Monroe County recycling bins filling up

A sharp increase in the amount of recyclables being dumped at the Monroe Township Hall and other free sites in the county is prompting officials to re-examine sites needed to get rid of the materials.

Recycling leaders in Monroe County are exploring alternatives to traditional recycling methods due to area recycling centers being overwhelmed with plastics, tin, cardboard and other materials being dropped off.

There’s been a sharp increase in the amount of materials dropped off at all RecycleNOW sites in the county, said Dan Rock, Recycling and Green Community Program coordinator for the Monroe County Health Department. The increase is seen both in the collection bins and on the ground as people “carelessly leave a mess for someone else to clean up,” Rock said.

He took photos last week of materials people left behind at the sites that he had to clean up.

“It’s important to note I was able to fit everything they threw on the ground in the bins that were on site,” he said in an email. “People see a bag on the ground and then everyone follows suit. Have we not learned to clean up after ourselves? This is how programs like this get eliminated. This is simply unacceptable.”

The program was already extremely overburdened before Frenchtown Township canceled its curbside recycling program Dec. 1, he said.

“We’ve doubled and in some locations like Dundee, quadrupled the amount of bins delivered,” he said. “It hasn’t made a dent in the amount of material out there. Since 2014 alone, we’ve doubled the amount of tonnage in this program. There simply aren’t any more bins Republic Waste can bring, yet the amount of material continues to increase.”

Republic was the former waste hauler in Frenchtown. Stevens Disposal has since taken over collection of garbage and yard waste in the township.

Recycling isn’t the solution to this issue, Rock said.

“Changing our habits of over consumption and use of single use plastic is the only way to address this problem,” he said.

Dropoff sites at the Bedford and Monroe Township halls usually have a minimum of five or six 1- ton plus bins brought throughout the day to meet demand.

“Republic is already bringing all the bins they’re physically able to bring us for this program,” he said. “They’ve even fabricated a few extra bins to accommodate all the recyclable material people are dropping off.”

At Monroe Township, nearly a dozen bins had to be brought Wednesday to meet demand, Rock said. Supervisor Alan Barron said the number of bins has climbed since Frenchtown stopped collecting recyclables. The township has a population of more than 20,000 people, all of whom are looking for another place to toss their recyclables.

“A lot of those unloading are from Frenchtown,” Barron said. “We get a lot of calls from Frenchtown people. Ever since Frenchtown closed, it’s gotten a lot busier. I know the holidays had something to do with it.”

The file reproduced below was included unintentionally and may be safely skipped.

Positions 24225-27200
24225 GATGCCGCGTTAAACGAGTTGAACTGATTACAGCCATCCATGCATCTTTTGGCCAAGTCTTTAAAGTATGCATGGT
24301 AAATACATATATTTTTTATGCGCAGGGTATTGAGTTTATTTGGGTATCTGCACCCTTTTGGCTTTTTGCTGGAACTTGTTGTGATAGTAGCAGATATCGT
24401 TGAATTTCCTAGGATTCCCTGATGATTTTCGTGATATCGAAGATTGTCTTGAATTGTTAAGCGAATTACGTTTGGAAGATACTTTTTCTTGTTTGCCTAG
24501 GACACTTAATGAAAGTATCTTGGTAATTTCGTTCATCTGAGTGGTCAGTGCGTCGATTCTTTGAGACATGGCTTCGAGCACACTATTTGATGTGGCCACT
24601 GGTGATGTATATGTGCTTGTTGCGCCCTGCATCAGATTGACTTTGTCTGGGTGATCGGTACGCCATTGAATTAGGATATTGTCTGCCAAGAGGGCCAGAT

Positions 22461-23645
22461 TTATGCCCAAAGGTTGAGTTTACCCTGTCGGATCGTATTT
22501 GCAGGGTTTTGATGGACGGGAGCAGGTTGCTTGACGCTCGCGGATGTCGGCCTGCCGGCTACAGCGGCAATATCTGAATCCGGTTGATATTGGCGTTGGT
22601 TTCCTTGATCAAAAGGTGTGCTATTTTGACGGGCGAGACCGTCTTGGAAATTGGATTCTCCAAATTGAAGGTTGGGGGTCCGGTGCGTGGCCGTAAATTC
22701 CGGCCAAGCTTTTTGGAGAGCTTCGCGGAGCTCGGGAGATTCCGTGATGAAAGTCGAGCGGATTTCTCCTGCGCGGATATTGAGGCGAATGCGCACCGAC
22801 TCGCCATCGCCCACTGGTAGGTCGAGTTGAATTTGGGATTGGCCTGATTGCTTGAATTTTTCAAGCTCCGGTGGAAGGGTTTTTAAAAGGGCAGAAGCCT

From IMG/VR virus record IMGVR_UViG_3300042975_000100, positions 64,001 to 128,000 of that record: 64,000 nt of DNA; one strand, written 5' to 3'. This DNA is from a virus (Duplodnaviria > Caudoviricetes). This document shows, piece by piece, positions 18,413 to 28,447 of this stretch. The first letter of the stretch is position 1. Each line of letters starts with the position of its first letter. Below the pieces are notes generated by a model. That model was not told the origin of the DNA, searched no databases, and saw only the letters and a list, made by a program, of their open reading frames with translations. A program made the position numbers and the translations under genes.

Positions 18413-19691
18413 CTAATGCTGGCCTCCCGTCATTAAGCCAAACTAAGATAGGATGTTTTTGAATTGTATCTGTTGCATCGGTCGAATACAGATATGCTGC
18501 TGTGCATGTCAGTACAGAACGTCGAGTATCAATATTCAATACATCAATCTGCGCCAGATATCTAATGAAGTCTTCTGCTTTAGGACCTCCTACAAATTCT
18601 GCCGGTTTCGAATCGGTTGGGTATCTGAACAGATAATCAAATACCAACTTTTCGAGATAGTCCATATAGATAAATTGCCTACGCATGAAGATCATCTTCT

He said he’s received complaints about the bins being full, but it’s not the township’s fault. “We’re hosting it, but it’s not our recycling center. We need another place” to dispose of recyclables.

Frenchtown resident Ron Matthews drove five miles to drop off his recyclables last week at the Monroe Township center. He said he has no other options since Frenchtown shut down.

“I have no place to go,” Matthews said. “I recycle everything except greasy pizza boxes.”

Mark Farris, a City of Monroe resident, dropped off cardboard to place in the Monroe Township center.

“I’m glad they have it here. I hate to throw it away,” Farris said.

Theresa Lund lives in Monroe Township and has been coming to the township’s center for seven to eight years because it’s close and convenient.

“I wish we had it picked up at my house,” Lund said.

Rock and Barron noted the amount of contaminated materials visitors are leaving at the sites, including bowling balls, furniture, bed boards, lawn mower parts, pool components, electronics and other items. These items should not have been brought in the first place, Rock said.

“We cannot possibly recycle our way out of this waste problem,” he said. “There’s far too much material for any recycling program to absorb, and that’s what we’re seeing here and around the world. Recycling isn’t the solution to this issue and it never will be. It’s a problem that must be addressed at the source — the over-production of single-use plastic. Recycling is a failing Band- Aid to cover up over-production of plastic, excessive consumption and wasteful package design. That’s now becoming clear as it’s piling up here and everywhere.”

He said the county hopes to continue to offer the free drop-offs to county residents at the current locations.

“There was a massive increase in price for us to provide this program last year due to the collapse of the recyclables market after China said they didn’t want to be the world’s dumping ground,” he said. “As such, there are no plans to expand this program further beyond the current locations. Offering this program is increasingly challenging when waste haulers around our community continue to eliminate their recycling programs and more and more people use this free recycling drop off service.”

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